Pope Francis’ emotional arguments for economic reforms

Unlike Leo XIII and Pius XI, Francis’ analysis is not rooted in our obligations in justice (although he places a few off hand allusions to justice). The overwhelming thrust of his argument is emotional. Rather than requiring all to fulfill their duties in justice he exhorts those in business to have a sentimental emotional reaction to the plight of the poor. This leads him to plea for mercy and generosity, which are good things to seek, but to neglect claims of justice.

The problem with appeals predominately to mercy and generosity is that such terms suggest that action is optional or discretionary and not required by the moral law. Rather than talking about our sins against justice Francis decries our “being incapable of feeling compassion at the outcry of the poor, weeping for other people’s pain” Whereas the prior popes explained the inherent limits on the use of private property as a principle of Natural Law, for Francis this is only a “spontaneous reaction”

Essentially Francis conceives of Catholic social doctrine as an emotional “option for the poor” to avoid inequality. The ultimate source of this reduction of traditional doctrine lies in the conflation of the supernatural with the natural initiated by the “new theology” of Henri de Lubac.

This theologian accused of Modernism before the Council but rehabilitated by John XXIII to become a Council expert, rejected the Thomistic distinction between the natural and the supernatural. Although for St. Thomas grace builds on nature, nature is not grace and our life here is only our natural end. Our ultimate end is greater and distinct. Our pursuit of our natural end must be in light of and oriented toward our ultimate supernatural end.

This blurring of the distinction results in a theology and philosophy centered on man and his natural well-being, which has now been elevated to a supernatural status rather than centered on God.

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No Francis Fone – but it’s close: Pope Francis’ Christmas Gift to Rome’s Poor: Phone Cards and Metro Tickets.

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The “devil” is in the details

ROME (Reuters) – Disused church buildings should be used to house refugees, who must be embraced rather than feared, Pope Francis told asylum seekers in Rome on Tuesday, underlining his papacy’s emphasis on the poor and the plight of immigrants.

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Editor’s note: These “broad strokes” are great, Holy Father. But we need to know more. How do you plan to deal with issues like illegal drugs, gangs and other criminal activity, coupled with rampant sexual immorality and religious conflict?

Pope Francis: Why he took that name.

Vatican City, Mar 16, 2013 / 08:11 am (CNA/EWTN News).- Pope Francis told thousands of journalists today he loved them and thanked them for their recent work.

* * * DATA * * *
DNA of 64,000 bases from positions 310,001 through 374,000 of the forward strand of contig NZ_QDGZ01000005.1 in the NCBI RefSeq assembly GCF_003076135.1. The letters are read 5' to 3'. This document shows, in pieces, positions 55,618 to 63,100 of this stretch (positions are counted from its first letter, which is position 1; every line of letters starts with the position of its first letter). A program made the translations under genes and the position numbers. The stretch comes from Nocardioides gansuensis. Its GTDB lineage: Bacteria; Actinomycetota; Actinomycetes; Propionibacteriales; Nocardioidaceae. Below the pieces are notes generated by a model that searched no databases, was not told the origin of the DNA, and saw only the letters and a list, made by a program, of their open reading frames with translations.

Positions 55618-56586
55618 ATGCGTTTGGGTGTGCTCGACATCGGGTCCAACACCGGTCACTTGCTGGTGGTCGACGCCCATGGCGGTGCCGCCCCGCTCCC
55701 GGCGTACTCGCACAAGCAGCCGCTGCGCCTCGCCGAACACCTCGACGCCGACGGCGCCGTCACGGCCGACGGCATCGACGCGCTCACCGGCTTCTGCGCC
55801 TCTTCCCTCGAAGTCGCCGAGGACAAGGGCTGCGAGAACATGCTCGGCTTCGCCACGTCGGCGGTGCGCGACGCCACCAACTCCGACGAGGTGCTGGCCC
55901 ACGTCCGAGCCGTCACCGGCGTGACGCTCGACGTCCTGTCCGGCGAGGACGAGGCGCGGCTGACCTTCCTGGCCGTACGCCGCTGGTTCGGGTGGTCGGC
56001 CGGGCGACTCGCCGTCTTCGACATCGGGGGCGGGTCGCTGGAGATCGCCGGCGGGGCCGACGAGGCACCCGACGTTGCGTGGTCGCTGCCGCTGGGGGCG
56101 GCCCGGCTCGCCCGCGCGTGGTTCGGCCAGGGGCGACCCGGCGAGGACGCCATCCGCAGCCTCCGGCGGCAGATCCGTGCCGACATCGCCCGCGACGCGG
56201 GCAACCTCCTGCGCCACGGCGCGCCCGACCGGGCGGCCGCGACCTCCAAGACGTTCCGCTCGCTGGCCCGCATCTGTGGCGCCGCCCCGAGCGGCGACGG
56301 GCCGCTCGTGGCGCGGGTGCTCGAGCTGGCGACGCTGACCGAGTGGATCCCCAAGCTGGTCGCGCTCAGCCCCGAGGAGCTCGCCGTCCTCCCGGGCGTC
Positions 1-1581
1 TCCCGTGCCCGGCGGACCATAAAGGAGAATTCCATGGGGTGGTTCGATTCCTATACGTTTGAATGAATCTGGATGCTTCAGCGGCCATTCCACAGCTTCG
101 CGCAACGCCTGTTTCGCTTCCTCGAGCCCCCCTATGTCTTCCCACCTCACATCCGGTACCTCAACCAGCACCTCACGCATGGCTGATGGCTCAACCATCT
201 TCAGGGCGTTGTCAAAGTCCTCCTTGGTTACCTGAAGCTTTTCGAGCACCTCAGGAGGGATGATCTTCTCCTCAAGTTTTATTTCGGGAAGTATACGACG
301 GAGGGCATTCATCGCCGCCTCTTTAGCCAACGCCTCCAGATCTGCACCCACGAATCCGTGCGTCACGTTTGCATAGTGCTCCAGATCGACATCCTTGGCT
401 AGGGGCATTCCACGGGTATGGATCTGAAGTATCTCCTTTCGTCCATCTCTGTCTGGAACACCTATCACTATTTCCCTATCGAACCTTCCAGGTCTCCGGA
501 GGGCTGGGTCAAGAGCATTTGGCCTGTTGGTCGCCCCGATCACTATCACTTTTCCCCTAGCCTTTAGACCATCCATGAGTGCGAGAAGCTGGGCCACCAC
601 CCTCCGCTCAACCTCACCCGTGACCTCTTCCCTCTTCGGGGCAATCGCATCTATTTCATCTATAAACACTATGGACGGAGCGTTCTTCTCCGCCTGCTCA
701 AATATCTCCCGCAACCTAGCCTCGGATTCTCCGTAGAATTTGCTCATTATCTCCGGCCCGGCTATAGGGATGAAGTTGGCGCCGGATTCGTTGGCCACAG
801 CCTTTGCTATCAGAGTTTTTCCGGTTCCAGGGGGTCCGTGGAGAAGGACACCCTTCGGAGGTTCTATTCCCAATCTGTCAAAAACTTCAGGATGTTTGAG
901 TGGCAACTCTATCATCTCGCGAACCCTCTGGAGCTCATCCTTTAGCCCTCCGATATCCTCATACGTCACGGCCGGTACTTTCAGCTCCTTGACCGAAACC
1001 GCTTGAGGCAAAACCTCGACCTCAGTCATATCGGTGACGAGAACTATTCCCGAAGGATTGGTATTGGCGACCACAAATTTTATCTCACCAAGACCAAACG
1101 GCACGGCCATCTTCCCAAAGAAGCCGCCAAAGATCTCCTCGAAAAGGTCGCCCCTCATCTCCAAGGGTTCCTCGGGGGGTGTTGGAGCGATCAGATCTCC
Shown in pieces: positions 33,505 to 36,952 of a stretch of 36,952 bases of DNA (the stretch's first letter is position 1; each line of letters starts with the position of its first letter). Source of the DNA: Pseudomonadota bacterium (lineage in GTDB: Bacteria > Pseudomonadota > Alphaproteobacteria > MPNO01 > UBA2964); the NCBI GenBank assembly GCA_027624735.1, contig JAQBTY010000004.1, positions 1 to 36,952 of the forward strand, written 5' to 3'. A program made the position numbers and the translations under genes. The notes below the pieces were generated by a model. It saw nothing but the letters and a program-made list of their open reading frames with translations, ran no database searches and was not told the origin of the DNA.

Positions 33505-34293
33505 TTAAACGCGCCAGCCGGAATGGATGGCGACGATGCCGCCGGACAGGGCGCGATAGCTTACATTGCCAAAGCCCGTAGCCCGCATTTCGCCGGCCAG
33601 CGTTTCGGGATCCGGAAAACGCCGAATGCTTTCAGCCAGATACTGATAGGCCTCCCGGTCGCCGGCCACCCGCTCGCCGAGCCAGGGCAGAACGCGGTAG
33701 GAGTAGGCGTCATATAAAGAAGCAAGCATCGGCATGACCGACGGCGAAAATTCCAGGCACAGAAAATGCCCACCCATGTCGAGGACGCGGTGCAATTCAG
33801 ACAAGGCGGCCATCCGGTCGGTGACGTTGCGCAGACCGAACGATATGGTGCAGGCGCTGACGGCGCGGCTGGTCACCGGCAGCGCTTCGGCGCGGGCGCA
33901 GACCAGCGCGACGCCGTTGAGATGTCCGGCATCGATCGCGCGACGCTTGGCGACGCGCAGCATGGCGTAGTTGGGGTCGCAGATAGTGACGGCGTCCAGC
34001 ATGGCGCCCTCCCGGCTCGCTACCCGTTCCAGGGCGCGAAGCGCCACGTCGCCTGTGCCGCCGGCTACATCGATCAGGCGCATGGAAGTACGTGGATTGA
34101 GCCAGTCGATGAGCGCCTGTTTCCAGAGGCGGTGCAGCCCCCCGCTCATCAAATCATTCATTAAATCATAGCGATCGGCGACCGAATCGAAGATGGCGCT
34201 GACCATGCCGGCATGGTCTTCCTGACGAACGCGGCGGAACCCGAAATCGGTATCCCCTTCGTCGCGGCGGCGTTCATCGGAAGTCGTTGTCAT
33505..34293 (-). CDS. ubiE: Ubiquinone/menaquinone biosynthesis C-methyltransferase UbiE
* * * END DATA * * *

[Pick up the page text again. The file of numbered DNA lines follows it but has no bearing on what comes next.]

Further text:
The pontiff told the professionals that Jesus is the center of the Church and not himself.

“Without him, Peter and the Church would not exist nor would they have a reason for existing,” he said.

Pope Francis also explained that he chose the name Francis because of what a cardinal told him on the day he became Pope.

“On the election day I had next to me the Archbishop emeritus of Sao Paolo and the prefect emeritus of the Congregation of the Clergy, Cardinal Claudio Hummes, a great friend,” he said.

“When the voting resulted in the election of the Pope, he hugged me, he kissed me and he told me ‘do not forget the poor,’” said the Pope.

He explained that the words “the poor” remained stuck in his head and he suddenly thought of Saint Francis of Assisi.

“Man of poverty, man of peace, man who loves and guards the Creator,” said Pope Francis.

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The little lady had it right!

“I know I wouldn’t be able to work one week if it were not for the continual force coming from Jesus in the Blessed Sacrament. In our society we begin our day with Mass and Holy Communion and we end it with one full hour of Adoration. We have permission from the different bishops to expose the Blessed Sacrament. All of us know that unless we believe and can see Jesus in the appearance of bread on the altar, we will not be able to see Him in the distressing disguise of the poor. Therefore, these two loves are but one in Jesus.” (Blessed Teresa of Calcutta)

Source: http://www.integratedcatholiclife.org

The social gospel and idol worship

“Nothing….absolutely nothing…..not even the service of the poor, takes precedence over the worship, honor and obedience due to God.” Nothing.  If even the service of the poor takes precedence over this, it becomes an idol. An idol in sheep’s clothing to be sure, but an idol nonetheless.

An old Seminary professor (deceased now) told me many years ago” “Beware the poverty of Judas.” What does this mean? Fundamentally it means that the care of the poor can sometimes be used (by some) in an attempt to water down Christian doctrine and the priority of worship. The social gospel, if we are not careful, can demand that we compromise Christian dogma and the priority of proclaiming the Gospel.

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